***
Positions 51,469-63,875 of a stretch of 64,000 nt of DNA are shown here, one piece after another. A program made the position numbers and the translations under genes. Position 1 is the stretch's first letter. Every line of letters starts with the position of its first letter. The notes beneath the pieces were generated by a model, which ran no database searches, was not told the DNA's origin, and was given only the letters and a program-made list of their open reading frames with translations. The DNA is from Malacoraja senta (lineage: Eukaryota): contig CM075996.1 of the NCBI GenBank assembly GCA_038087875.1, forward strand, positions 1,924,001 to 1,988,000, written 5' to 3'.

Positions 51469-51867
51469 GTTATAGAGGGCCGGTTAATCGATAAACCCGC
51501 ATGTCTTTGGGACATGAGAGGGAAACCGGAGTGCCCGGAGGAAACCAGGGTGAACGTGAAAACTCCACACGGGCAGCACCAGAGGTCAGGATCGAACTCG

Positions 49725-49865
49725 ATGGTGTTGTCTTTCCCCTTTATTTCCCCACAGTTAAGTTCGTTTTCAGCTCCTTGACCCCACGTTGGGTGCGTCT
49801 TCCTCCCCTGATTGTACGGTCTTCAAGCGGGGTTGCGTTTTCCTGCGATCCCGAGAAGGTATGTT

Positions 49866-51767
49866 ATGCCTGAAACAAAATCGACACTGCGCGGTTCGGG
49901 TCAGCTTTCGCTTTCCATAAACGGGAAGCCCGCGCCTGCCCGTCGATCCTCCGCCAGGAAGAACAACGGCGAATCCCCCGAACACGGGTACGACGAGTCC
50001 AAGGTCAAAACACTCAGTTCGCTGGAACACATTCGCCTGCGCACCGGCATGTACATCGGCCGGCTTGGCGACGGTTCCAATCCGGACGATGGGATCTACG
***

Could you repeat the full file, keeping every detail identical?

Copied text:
Positions 51,469-63,875 of a stretch of 64,000 nt of DNA are shown here, one piece after another. A program made the position numbers and the translations under genes. Position 1 is the stretch's first letter. Every line of letters starts with the position of its first letter. The notes beneath the pieces were generated by a model, which ran no database searches, was not told the DNA's origin, and was given only the letters and a program-made list of their open reading frames with translations. The DNA is from Malacoraja senta (lineage: Eukaryota): contig CM075996.1 of the NCBI GenBank assembly GCA_038087875.1, forward strand, positions 1,924,001 to 1,988,000, written 5' to 3'.

Positions 51469-51867
51469 GTTATAGAGGGCCGGTTAATCGATAAACCCGC
51501 ATGTCTTTGGGACATGAGAGGGAAACCGGAGTGCCCGGAGGAAACCAGGGTGAACGTGAAAACTCCACACGGGCAGCACCAGAGGTCAGGATCGAACTCG

Positions 49725-49865
49725 ATGGTGTTGTCTTTCCCCTTTATTTCCCCACAGTTAAGTTCGTTTTCAGCTCCTTGACCCCACGTTGGGTGCGTCT
49801 TCCTCCCCTGATTGTACGGTCTTCAAGCGGGGTTGCGTTTTCCTGCGATCCCGAGAAGGTATGTT

Positions 49866-51767
49866 ATGCCTGAAACAAAATCGACACTGCGCGGTTCGGG
49901 TCAGCTTTCGCTTTCCATAAACGGGAAGCCCGCGCCTGCCCGTCGATCCTCCGCCAGGAAGAACAACGGCGAATCCCCCGAACACGGGTACGACGAGTCC
50001 AAGGTCAAAACACTCAGTTCGCTGGAACACATTCGCCTGCGCACCGGCATGTACATCGGCCGGCTTGGCGACGGTTCCAATCCGGACGATGGGATCTACG